search
top

Johnson & Johnson Recall/FDA warning

Power morcellators were once praised for their ability to break up tissue and other fibroids during a hysterectomy or a myomectomy. According to the Mayo Clinic, a myomectomy is a surgical procedure to remove uterine fibroids — also called leiomyomas (lie-o-my-O-muhs). A morcellator is a drill-like device that worked by dicing up tissue into smaller bits that were then removed.  However, it was soon revealed that the device was responsible for the spread of cancerous tissue that could then lead to dangerous cancer growth.  The cancers caused by these morcellators were potentially deadly in women, such as metastatic leiomyosarcoma, uterine cancer, uterine sarcoma, and endometrial stromal sarcoma. When this risk became more and more prevalent, Johnson & Johnson, the makers of the power morcellators, issued a recall.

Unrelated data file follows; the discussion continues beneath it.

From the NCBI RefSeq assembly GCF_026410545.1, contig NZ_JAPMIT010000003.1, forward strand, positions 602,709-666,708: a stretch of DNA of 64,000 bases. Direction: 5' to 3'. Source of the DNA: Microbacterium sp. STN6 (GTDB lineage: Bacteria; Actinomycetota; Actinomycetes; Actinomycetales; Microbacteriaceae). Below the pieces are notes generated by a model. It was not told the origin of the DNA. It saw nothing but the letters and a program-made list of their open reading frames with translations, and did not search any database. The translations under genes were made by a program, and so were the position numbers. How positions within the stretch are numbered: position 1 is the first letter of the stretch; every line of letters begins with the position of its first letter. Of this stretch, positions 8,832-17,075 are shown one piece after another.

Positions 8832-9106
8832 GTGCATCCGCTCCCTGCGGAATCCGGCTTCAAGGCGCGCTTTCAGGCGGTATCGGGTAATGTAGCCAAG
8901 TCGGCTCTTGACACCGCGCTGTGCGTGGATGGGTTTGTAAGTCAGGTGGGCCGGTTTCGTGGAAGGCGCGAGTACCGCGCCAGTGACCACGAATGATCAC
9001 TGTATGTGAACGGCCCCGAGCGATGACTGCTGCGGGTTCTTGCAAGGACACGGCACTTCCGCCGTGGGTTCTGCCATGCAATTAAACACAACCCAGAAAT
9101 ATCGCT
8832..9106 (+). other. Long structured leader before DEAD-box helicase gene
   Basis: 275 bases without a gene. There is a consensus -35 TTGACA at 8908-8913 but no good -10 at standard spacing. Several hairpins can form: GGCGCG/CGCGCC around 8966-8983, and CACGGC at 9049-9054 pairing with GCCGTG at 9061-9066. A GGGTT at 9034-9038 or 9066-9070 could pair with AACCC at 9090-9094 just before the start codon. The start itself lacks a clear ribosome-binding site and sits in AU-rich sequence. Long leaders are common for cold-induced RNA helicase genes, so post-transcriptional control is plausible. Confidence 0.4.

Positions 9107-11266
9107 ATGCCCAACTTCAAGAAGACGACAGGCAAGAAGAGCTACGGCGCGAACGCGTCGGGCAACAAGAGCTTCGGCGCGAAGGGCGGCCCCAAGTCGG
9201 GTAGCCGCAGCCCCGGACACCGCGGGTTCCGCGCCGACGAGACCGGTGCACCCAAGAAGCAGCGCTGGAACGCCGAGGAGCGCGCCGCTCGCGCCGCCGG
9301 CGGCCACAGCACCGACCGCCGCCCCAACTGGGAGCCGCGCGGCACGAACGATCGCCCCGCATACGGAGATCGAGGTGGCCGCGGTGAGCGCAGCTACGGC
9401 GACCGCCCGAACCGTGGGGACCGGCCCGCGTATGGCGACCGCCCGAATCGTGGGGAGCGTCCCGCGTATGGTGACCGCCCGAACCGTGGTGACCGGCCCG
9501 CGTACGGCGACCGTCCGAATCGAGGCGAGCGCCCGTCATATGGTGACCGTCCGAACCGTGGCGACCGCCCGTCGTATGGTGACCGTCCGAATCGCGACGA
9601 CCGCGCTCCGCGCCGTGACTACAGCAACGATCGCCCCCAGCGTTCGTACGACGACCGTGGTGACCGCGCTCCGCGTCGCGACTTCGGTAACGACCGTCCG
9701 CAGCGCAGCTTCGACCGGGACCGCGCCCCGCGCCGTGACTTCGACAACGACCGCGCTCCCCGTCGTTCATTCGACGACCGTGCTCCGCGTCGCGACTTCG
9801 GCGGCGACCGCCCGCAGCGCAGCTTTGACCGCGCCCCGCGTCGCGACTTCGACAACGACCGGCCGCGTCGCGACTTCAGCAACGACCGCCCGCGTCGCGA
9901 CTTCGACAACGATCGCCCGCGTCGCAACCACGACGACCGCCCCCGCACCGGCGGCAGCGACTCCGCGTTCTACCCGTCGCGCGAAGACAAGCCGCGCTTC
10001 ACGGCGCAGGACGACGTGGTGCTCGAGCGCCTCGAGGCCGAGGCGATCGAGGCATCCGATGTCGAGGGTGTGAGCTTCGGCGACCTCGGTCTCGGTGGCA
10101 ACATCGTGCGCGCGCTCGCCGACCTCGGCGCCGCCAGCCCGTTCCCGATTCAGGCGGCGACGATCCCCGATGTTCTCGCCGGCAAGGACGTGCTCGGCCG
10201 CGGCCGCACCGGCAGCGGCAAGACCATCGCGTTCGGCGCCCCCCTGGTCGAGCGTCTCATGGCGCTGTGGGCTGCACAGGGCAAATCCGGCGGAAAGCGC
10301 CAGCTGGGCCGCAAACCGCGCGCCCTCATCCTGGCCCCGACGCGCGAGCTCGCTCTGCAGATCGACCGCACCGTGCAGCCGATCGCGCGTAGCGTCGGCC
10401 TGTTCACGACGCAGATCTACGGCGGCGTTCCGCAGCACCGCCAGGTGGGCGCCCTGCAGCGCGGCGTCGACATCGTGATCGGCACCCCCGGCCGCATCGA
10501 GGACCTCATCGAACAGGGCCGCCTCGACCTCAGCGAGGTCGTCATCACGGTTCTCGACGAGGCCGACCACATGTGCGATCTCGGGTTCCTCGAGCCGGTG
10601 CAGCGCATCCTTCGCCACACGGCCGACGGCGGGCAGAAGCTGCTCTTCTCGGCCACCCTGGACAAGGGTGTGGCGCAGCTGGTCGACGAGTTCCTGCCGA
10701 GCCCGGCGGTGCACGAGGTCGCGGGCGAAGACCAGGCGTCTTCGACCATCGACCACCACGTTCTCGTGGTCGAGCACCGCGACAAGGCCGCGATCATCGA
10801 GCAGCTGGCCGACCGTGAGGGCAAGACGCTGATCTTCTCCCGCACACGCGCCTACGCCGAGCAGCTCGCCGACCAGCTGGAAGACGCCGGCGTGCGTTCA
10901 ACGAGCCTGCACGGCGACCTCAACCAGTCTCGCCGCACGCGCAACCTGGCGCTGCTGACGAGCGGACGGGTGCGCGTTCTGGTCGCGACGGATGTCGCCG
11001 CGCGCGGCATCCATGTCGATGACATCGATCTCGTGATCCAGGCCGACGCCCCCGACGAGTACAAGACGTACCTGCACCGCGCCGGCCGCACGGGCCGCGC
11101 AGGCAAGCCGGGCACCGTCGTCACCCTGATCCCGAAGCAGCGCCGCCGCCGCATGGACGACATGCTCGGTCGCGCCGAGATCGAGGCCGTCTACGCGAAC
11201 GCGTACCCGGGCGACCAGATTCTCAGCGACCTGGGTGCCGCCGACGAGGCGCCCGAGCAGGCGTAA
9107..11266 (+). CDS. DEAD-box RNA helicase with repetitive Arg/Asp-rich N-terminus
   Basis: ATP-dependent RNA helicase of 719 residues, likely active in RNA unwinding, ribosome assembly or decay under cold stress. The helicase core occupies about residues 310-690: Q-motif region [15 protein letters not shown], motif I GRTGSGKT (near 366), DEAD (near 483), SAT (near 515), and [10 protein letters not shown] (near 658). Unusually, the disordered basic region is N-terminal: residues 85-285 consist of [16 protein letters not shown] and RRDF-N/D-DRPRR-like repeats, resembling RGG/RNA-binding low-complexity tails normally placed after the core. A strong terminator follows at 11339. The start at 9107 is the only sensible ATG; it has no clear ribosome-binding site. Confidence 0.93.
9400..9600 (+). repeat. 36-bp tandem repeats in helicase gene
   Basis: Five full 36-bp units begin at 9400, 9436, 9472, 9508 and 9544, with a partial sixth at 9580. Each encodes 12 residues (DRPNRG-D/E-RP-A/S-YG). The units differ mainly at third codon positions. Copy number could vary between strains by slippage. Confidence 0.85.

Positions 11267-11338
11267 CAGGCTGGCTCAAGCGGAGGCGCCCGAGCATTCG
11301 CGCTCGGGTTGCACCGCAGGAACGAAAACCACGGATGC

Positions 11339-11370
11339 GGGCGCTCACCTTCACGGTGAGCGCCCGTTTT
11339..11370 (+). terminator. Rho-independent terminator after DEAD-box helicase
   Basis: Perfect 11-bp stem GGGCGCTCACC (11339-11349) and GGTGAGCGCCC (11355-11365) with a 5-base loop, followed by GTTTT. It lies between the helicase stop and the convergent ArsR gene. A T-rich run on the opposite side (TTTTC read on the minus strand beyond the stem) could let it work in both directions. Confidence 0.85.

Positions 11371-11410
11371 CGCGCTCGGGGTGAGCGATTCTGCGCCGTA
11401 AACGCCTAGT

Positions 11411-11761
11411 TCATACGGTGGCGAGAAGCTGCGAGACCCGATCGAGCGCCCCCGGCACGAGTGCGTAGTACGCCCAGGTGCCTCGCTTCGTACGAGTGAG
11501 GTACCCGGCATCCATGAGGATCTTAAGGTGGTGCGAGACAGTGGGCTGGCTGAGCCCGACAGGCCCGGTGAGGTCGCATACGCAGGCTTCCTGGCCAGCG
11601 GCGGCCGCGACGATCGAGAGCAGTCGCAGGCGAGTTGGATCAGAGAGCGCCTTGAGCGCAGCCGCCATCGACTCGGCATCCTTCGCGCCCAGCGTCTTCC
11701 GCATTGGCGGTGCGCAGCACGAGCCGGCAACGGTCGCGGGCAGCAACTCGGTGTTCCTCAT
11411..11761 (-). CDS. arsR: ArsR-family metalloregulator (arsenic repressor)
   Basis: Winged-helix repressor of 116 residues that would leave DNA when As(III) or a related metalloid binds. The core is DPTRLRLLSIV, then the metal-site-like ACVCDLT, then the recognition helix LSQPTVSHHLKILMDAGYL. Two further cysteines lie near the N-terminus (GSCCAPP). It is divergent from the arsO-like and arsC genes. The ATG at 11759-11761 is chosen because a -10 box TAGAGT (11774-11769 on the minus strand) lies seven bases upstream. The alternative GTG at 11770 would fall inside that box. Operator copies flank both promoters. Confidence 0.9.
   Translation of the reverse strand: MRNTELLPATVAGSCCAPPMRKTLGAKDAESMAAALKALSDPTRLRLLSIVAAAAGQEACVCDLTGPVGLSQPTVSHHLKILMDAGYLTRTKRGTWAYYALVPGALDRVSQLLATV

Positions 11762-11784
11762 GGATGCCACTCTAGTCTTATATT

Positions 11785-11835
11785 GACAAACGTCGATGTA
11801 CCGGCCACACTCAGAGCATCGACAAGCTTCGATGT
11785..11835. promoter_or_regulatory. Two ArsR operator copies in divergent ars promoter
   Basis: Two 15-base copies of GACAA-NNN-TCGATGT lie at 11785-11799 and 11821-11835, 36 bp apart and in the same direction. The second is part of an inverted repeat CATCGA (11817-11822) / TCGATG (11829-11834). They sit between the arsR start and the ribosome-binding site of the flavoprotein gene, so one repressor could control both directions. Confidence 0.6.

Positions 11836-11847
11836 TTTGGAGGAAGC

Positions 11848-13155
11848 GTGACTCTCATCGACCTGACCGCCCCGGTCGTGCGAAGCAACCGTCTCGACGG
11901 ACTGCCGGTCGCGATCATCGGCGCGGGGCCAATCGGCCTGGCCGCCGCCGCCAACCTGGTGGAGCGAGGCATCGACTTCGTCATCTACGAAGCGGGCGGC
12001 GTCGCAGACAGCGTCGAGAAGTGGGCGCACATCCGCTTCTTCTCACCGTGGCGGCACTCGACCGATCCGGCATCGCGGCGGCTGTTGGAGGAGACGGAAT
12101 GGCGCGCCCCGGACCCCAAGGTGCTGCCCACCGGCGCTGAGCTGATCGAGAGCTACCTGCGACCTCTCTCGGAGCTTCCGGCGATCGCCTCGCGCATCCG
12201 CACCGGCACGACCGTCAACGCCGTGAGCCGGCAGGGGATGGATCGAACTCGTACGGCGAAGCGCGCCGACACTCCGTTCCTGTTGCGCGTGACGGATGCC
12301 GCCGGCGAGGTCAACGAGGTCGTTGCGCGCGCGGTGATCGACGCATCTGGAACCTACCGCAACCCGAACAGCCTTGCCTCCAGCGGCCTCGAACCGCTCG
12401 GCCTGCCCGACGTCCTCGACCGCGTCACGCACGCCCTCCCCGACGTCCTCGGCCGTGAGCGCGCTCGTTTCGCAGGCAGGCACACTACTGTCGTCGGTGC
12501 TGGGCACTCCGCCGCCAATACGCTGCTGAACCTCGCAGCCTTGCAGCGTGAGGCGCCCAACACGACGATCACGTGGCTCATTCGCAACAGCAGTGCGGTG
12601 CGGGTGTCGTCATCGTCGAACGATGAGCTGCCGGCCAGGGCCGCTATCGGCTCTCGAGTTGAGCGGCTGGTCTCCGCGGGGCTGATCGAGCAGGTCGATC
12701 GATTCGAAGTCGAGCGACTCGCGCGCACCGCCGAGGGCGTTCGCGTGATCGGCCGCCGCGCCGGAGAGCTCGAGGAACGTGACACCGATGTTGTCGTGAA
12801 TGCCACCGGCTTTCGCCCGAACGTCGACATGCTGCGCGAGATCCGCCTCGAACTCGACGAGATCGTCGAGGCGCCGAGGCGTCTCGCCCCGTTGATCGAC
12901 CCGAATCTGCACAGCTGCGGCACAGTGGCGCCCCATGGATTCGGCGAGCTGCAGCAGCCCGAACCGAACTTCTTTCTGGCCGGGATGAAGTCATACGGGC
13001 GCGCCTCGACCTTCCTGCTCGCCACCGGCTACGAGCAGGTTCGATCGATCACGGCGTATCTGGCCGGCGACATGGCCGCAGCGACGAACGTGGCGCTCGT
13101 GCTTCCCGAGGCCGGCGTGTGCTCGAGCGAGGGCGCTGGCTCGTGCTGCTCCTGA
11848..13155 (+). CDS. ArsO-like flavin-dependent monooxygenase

Following the recall, the FDA issued an official warning to doctors against use of the devices.  According to the website of Williams Kherkher, the FDA issued a further “black box warning” in November of 2014 due to the extreme risks associated with the device.  Essentially, this warning stated that any benefits of the device were outweighed by the risks.  In fact, 1 in every 350 women who had surgery using the power morcellators suffered from a serious cancer as a result.

Unfortunately, these warnings and recalls came too late for many women who had already developed severe forms of cancer.  Following the public outcry against power morcellators, many individuals filed lawsuits against Johnson & Johnson to possibly receive financial compensation for their suffering.  Despite these warnings, recalls, and lawsuits, power morcellators have not been officially banned.

Leave a Reply

Your email address will not be published. Required fields are marked *

top